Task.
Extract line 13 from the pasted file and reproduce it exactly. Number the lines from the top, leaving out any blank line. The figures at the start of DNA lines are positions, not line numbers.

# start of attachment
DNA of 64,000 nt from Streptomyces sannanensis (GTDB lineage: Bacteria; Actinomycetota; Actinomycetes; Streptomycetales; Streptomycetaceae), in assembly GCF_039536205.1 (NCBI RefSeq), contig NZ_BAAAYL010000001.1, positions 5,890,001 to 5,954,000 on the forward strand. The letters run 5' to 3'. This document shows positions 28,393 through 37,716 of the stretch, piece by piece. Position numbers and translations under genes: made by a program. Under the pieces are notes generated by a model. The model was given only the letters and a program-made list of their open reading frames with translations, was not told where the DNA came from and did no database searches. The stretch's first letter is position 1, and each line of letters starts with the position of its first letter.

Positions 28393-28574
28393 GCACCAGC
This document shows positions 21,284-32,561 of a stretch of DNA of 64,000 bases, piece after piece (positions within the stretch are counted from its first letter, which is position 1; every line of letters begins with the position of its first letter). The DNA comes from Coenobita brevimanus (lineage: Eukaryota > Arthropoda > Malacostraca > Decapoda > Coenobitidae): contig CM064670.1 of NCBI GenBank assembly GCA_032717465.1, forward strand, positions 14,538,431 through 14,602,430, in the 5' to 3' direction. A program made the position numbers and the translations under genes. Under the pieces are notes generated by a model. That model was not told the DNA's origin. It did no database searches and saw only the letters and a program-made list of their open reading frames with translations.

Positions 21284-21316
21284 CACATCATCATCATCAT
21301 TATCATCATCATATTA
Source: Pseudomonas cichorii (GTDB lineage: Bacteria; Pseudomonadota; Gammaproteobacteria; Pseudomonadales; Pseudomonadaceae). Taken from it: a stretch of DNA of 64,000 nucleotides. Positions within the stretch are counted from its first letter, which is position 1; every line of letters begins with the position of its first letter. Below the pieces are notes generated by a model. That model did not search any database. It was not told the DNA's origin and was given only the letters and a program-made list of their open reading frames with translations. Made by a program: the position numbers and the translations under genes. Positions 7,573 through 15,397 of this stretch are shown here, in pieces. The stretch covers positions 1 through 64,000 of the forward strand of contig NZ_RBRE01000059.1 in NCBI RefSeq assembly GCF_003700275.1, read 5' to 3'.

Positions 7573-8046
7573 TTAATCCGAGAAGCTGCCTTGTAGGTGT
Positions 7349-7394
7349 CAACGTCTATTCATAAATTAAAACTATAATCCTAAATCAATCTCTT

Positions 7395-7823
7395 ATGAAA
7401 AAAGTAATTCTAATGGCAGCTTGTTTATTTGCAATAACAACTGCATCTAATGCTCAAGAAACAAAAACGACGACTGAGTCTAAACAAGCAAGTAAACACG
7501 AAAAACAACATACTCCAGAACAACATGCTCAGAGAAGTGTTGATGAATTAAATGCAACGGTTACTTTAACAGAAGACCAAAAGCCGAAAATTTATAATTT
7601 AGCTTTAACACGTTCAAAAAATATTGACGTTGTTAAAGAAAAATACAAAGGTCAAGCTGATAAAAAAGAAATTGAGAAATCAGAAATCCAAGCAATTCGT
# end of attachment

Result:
Positions 7395-7823